By Ethan Tapper, Chittenden County Forester

Butternut (Juglans cinerea) is an enigmatic tree. Also called white walnut, butternut is the hardiest member of the walnut genus, with a range stretching north into southern Ontario, Quebec and New Brunswick, as far west as Minnesota, Iowa and Missouri, and south to Tennessee.

Butternut tree.

Butternut tree.

In Vermont, butternut trees are usually found on rich, moist soils, growing alongside sugar maple, basswood, white ash and plants like maidenhair fern and blue cohosh. It is shade-intolerant, needing lots of sunlight to thrive. While butternut was likely never a common or long-lived tree in Vermont’s forests, it is becoming increasingly uncommon and shorter-lived due to the prevalence of a non-native pathogen called butternut canker.

Butternut trees produce butternuts: a hard-shelled, fatty nut — much like a walnut — encased in a fleshy, green, football-shaped husk. Butternut has a compound leaf of 7 to 17 pointed leaflets, unfurling from brown twigs with distinctive large, light-brown terminal buds and leaf-scars that look like little “monkey-faces” with yellow “unibrows.” Their bark is patterned with narrow, interlacing ridges, similar to that of ash trees but darker in color. When stressed or afflicted with butternut canker (as they usually are), butternut bark is black and ashy-gray and its ridges look “sanded-off.”

Butternut is culturally important to the Abenaki, who call butternut bagon. Abenaki and other indigenous peoples eat butternuts and use their fleshy husks and the tree’s bark as a dye; the abundance of butternuts at archaeological sites suggests that indigenous peoples may have planted and dispersed the species for millennia. After European colonization, butternut trees were widely planted by colonists and butternuts became an ingredient in traditional New England cuisine.

While butternut trees were historically prized for their nuts (rather than their wood), today butternut lumber is used for a variety of purposes — most of them ornamental. Butternut wood is soft, light and pretty, an excellent carving wood. Butternut logs can be sold living or dead, and butternut lumber is often full of character, including the wormholes prominent in dead trees. Butternut is an awful firewood — as an old-timer once told me: “It burns as well as a snowball and produces half the heat.”

In today’s forests, healthy butternut trees are extremely rare due to a fungus called butternut canker (Sirococcus clavigignenti-juglandacearum). Butternut canker was first discovered in Wisconsin in 1967, perhaps introduced on Asian walnut trees. Dispersed by wind, rain and insects, this pathogen creates black cankers on butternut’s bark which proliferate until they girdle and kill the tree. According to the US Forest Service, close to 100 percent of butternuts in its native range are infected, with mortality rates exceeding 90 percent.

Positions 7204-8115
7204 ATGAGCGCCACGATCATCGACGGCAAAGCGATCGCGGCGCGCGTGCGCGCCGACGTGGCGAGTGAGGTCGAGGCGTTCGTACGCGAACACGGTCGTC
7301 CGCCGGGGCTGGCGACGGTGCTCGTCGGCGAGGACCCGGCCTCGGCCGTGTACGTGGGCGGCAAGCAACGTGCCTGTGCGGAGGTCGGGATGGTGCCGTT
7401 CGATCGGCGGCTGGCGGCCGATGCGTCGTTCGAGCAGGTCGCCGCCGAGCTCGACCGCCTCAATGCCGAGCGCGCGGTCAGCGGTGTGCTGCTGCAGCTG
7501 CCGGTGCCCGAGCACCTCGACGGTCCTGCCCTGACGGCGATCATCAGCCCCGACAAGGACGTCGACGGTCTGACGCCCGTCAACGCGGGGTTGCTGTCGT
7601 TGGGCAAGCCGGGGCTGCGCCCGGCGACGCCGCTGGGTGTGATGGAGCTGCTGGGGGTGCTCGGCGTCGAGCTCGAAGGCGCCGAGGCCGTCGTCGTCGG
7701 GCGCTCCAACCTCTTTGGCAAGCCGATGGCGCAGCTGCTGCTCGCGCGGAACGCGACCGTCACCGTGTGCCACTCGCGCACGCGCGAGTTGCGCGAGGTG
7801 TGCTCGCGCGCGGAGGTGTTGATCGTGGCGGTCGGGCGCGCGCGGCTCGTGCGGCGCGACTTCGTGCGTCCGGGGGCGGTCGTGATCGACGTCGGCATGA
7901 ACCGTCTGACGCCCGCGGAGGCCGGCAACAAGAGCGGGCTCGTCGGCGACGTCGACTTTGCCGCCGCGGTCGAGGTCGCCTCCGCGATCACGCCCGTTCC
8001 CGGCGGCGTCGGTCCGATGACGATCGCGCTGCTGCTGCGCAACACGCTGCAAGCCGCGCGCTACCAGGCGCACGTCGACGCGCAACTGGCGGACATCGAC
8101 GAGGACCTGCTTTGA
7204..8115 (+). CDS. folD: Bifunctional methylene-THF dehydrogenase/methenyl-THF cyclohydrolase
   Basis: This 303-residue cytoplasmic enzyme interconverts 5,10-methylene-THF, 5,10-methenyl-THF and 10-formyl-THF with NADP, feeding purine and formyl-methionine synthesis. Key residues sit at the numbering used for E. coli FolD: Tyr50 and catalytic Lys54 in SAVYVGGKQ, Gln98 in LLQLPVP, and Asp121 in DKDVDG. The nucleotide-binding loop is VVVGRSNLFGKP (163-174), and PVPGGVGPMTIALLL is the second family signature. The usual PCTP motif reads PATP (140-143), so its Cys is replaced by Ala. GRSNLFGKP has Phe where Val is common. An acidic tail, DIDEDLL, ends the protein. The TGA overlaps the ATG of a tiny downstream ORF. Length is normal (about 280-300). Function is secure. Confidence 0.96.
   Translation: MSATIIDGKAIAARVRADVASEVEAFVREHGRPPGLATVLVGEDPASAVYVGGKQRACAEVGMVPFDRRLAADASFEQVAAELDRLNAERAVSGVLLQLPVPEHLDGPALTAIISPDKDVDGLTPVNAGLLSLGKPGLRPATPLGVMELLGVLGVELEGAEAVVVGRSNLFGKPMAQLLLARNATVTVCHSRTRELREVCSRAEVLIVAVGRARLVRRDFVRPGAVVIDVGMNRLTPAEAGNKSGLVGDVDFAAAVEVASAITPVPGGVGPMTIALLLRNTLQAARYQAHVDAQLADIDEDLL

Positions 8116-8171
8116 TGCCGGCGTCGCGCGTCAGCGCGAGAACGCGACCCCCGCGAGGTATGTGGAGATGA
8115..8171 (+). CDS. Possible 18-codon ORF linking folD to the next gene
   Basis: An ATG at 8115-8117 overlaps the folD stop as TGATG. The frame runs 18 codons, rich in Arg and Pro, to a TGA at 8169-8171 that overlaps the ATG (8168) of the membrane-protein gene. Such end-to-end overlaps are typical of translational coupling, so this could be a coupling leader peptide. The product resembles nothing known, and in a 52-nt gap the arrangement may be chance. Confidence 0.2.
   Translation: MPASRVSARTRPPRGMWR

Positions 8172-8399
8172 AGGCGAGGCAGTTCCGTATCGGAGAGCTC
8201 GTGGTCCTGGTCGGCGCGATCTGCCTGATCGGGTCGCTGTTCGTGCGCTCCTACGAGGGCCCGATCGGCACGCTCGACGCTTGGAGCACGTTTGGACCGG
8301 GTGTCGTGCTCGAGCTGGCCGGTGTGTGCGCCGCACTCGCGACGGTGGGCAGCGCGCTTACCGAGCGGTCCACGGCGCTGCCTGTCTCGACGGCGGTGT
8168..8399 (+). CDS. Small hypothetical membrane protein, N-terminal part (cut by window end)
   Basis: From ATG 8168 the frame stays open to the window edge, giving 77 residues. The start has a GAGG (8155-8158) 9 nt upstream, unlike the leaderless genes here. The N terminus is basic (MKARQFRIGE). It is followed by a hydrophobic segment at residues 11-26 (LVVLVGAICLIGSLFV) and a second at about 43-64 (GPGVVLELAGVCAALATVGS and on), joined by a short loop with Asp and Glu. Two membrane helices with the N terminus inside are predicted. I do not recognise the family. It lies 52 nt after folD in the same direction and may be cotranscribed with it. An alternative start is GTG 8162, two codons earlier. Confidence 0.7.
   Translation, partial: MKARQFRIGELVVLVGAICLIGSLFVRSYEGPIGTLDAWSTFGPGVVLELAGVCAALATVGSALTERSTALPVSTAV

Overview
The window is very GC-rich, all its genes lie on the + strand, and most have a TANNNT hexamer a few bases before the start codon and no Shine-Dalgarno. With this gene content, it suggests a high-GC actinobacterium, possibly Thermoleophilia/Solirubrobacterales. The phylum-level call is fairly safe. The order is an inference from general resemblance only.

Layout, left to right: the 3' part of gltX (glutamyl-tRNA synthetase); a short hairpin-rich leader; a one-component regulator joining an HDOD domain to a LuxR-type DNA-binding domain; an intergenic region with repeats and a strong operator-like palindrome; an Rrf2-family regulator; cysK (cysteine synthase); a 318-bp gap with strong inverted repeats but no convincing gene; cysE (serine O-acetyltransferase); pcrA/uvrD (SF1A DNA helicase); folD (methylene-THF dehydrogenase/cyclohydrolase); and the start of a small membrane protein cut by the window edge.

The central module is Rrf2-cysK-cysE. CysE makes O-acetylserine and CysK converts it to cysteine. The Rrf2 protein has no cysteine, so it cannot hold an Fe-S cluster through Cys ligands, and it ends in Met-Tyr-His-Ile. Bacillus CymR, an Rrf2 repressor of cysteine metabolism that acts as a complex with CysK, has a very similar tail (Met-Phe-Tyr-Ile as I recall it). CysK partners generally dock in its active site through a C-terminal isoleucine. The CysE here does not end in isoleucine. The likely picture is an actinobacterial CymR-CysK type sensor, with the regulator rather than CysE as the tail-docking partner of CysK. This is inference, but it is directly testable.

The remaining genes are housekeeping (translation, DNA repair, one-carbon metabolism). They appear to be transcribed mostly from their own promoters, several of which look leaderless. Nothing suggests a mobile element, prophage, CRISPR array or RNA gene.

Efforts have been made to study and promote resistance to butternut canker using a variety of methods, including crossing butternuts with Japanese walnut (Juglans ailantifolia). Interestingly, a certain amount of hybridization between butternut and Japanese walnut has been occurring for over a century. Japanese walnuts, especially the cultivar known as Japanese heartnut, have been planted in North America since the 1800s. This species naturally hybridizes with butternut, creating a tree called “buartnut,” which was noted in the United States by the early 1900s. While buartnuts are more resistant to butternut canker than butternuts, hybridization comes at a risk: potentially eroding some of the unique and adaptive genetic qualities of the butternut species.

Each native tree species has a unique role to play in Vermont’s forests. Forests are natural communities: complex assemblages of species which are greater than the sum of their parts and enriched by diversity. The loss of a tree species impacts forests in profound ways, and butternut is just one of several important tree species that we have lost, that we are losing or whose role in our forests has been radically changed as a result of a non-native pest or pathogen — others include elm, beech, chestnut and ash.

In a changing world, taking care of forests means supporting their resilience and their ability to adapt. Doing our best to save butternut is just one piece in this puzzle — others include stopping deforestation and forest fragmentation, controlling non-native invasive plants and addressing the many other threats to forest health and to biodiversity. It’s up to us to help forests respond to the profound challenges of the modern world as they move into an uncertain future.

Ethan Tapper is the Chittenden County Forester for the Vermont Department of Forests, Parks and Recreation. See what he’s been up to, check out his YouTube channel, sign up for his e-news and read articles he’s written.